Have a great holiday!


p.s. here is the poster for the show last week...Looks good, dontcha think?

Wednesday, September 2, 2009

I was happy. Earlier tonight. Played 3rd and Lindsley, one of the coolest, hippest places to sing in Nashville and rocked it! I was happy. Came home, put on my jammies, grabbed a cold one...A diet Dr. Pepper, that is... and opened my web browser to Perez to get my daily dose of celebrity gossip-rubish. There, right smack in between fuzz about Jon Gosslin and Octomom, was a pretty picture of Carrie Underwood with the headline reading "Carrie Underwood's new single, "Cowboy Casanova", hitting shelves on blah, blah, blah. Listen here first." Awesome. Gotta listen. She's good, I'll give her that. Nothing special but she keeps it country. So I pressed play. First 5 seconds. I thought that I was listening to the new single from Def Leppard. Or Shania Twain. Or whomever else Mutt Lange is or was producing. I did a double take at the name. Yup. Carrie Underwood. Crap...this stinks. Liten to another 5 seconds. Felt ears bleeding. Thought to myself while I was hemorrhaging massive amounts from my drums, "How long will it take for country radio to ban this &*%^?" Lucky for us, I sense it is right around the corner. Press Stop. Go back to first page. Take a drink of my soda. Lets see what Octomom is up to. I was happy again...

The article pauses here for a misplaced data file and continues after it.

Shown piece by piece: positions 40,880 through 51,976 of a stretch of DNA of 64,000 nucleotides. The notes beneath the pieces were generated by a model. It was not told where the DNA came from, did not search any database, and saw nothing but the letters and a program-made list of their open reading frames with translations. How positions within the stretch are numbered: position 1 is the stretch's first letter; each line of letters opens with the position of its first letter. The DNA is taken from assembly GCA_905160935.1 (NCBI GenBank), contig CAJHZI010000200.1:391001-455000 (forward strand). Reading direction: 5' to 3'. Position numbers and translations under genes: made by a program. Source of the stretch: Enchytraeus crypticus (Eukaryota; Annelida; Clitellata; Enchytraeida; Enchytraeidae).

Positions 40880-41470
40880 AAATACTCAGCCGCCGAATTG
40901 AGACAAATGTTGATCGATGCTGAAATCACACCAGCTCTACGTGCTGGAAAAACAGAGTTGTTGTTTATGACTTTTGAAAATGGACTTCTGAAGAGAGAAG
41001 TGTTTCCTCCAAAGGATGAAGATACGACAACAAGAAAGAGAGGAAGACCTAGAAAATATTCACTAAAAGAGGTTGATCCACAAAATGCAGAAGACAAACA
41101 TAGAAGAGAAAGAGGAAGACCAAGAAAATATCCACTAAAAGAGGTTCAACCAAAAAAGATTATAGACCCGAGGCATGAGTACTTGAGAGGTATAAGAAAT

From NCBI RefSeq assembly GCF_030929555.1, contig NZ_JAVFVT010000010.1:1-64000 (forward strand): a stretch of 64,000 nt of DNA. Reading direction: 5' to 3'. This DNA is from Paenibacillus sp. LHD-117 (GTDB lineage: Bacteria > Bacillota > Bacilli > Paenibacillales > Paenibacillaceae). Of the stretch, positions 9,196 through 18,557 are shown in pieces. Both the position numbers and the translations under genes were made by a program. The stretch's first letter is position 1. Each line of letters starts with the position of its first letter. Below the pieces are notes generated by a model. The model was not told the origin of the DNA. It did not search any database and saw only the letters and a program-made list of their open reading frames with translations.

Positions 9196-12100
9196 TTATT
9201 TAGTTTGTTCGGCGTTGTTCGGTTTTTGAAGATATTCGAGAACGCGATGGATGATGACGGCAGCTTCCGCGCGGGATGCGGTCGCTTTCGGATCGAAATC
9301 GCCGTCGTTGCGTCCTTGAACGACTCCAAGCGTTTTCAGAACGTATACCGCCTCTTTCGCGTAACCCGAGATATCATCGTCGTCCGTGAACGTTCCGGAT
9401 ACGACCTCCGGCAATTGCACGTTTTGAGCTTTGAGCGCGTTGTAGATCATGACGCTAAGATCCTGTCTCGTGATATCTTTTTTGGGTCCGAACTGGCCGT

Sunday, August 30, 2009

The Price of Fame...